So hows it going getting Marc Emerys' drug profits back from the Feds?

Posted by: 419 | 2010-02-21 10:06:38 AM

Just gonna add my 2 cents.... The serious growers know about these laws and rent because of them. This way, they don't waste money on a house that would be taken if busted. When busted in a rented house, all the landlord has to say is "sorry officer, i had no idea they had setup a grow" and he has no worries (in fact there are landlords and that cater to growers). AND the person at the grow is going to be the "fall guy", Some low level that isn't really worth anything... At least it seams the drug war is equally effective in all areas :)

Posted by: Baker | 2010-02-21 10:47:15 AM

Is it too much to ask that people address the topic? The topic is about a most basic freedom, at least in a civilised society, which is the right to due process and considered innocent until proved guilty. It is not about Emery, "druggies" or drugs per se, for it extents to everything governed by law.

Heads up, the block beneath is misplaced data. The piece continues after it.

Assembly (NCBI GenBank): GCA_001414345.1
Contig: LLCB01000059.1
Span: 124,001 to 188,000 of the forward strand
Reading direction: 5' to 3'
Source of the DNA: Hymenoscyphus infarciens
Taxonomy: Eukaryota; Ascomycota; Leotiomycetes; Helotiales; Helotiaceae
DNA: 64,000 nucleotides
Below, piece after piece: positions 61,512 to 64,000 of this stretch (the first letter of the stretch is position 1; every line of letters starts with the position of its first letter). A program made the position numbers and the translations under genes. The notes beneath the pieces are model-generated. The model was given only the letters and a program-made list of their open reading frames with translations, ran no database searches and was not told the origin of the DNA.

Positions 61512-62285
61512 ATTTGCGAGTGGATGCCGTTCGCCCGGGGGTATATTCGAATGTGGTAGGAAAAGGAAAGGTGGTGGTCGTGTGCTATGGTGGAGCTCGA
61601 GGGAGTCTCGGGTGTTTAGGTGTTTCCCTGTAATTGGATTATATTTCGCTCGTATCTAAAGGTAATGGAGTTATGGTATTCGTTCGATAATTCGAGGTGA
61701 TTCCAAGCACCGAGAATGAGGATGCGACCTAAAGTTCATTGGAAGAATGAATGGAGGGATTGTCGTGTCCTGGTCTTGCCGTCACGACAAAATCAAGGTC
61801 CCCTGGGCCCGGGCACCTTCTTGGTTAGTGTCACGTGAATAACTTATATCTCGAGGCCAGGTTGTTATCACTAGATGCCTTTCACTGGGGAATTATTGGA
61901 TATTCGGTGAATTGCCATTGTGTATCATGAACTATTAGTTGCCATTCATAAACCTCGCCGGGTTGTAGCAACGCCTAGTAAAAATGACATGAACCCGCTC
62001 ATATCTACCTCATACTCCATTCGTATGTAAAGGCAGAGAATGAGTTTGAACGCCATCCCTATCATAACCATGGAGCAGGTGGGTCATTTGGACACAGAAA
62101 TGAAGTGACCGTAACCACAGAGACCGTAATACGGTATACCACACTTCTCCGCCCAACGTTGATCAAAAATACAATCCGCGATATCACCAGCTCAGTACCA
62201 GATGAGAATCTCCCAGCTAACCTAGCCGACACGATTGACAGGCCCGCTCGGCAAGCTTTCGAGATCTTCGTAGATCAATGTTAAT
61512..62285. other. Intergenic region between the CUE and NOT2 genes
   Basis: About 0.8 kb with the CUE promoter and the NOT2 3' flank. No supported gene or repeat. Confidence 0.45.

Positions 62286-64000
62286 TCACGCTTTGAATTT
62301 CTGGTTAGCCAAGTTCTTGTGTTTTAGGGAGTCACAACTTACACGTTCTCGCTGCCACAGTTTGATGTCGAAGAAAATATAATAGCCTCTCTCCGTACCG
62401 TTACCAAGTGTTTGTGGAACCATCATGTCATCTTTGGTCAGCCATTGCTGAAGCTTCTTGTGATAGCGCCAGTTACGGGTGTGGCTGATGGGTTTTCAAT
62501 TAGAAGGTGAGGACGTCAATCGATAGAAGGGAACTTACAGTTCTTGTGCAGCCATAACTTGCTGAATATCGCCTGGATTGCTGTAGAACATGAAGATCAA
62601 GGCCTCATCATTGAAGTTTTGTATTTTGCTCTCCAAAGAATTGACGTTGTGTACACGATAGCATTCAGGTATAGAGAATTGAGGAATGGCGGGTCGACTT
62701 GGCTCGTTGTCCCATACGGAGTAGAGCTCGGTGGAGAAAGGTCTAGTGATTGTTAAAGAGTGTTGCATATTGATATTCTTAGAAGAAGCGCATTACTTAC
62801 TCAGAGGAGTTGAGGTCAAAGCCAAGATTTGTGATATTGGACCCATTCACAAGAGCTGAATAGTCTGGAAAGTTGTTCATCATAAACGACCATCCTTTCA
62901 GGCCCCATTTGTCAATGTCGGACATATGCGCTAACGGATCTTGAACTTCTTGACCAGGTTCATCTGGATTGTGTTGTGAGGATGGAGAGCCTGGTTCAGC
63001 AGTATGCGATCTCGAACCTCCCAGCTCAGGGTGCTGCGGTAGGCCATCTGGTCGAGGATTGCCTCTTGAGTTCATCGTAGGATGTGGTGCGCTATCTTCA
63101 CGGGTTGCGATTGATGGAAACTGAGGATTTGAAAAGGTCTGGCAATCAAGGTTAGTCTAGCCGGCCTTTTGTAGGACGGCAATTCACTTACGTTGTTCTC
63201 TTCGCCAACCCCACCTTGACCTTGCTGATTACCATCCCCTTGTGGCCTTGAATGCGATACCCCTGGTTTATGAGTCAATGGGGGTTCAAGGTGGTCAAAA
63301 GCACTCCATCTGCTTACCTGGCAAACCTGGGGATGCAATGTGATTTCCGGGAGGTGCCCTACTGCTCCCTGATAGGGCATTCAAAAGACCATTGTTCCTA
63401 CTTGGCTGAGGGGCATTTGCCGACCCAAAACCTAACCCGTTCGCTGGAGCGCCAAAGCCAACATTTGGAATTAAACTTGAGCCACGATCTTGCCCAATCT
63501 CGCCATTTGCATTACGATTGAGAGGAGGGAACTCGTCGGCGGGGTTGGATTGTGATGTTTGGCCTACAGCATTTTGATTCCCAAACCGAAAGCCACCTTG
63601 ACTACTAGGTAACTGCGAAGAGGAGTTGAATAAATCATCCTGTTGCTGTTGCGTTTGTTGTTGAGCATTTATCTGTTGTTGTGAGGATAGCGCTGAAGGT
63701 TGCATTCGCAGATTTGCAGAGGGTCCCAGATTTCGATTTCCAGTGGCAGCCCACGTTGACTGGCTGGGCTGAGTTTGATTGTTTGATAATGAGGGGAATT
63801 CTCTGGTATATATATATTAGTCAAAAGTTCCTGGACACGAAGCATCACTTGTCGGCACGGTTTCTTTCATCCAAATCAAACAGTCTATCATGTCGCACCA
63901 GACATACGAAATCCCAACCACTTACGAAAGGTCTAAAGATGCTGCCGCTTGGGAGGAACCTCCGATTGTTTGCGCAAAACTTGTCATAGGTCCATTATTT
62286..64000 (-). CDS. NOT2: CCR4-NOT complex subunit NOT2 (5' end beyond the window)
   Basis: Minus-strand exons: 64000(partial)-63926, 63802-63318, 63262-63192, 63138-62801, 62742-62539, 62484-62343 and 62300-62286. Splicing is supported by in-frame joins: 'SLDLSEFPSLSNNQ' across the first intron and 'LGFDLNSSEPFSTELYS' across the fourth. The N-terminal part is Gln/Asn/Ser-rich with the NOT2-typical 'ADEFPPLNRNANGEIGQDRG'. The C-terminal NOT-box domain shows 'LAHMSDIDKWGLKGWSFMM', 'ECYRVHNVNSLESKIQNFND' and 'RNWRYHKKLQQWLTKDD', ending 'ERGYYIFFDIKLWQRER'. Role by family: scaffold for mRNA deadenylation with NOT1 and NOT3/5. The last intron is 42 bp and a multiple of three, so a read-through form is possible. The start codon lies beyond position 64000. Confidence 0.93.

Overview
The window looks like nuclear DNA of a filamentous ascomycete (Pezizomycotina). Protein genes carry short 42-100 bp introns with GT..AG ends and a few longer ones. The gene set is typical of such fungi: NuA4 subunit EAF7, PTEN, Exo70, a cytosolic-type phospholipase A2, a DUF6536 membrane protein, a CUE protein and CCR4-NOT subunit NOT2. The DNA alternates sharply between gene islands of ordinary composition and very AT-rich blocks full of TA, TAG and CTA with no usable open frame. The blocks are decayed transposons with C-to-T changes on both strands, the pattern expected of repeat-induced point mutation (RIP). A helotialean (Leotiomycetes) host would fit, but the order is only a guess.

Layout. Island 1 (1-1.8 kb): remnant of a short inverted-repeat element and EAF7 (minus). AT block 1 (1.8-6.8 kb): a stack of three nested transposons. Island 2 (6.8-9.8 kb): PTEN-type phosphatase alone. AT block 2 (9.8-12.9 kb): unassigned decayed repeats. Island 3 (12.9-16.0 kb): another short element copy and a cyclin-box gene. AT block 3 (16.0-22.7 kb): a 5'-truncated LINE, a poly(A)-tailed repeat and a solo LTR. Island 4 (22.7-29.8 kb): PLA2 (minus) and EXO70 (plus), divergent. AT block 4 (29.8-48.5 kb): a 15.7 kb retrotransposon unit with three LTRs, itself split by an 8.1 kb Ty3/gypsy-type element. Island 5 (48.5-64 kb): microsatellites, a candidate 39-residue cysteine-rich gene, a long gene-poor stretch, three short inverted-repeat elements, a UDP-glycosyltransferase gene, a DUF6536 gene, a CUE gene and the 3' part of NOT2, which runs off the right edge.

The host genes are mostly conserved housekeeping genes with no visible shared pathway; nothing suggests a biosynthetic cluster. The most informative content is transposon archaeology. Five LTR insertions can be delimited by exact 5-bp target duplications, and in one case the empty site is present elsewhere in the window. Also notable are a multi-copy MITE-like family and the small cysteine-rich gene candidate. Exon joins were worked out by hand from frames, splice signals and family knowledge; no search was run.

When people fail to grasp the concept of freedom, such as in this post, or freedom of speech, unless it affects them personally, then we can expect to lose such freedoms and perhaps deserve to do so.

Posted by: Alain | 2010-02-21 11:03:41 AM

to lose such freedoms and perhaps deserve to do so.

Posted by: Alain | 2010-02-21 11:03:41 AM

At least the majority seem to see the big picture here.

Posted by: peterj | 2010-02-21 11:20:03 AM

"...Is it too much to ask that people address the topic?..."

yeah, it probably is too much to ask
we the people are enjoying the associations of ideas and freedom of same to do such

Ir is _ so about Emery and druggies and drugs per se,, because this is the arena where all this asset forfeiture is actively taking place,- it is not taking place in the other spheres of criminality..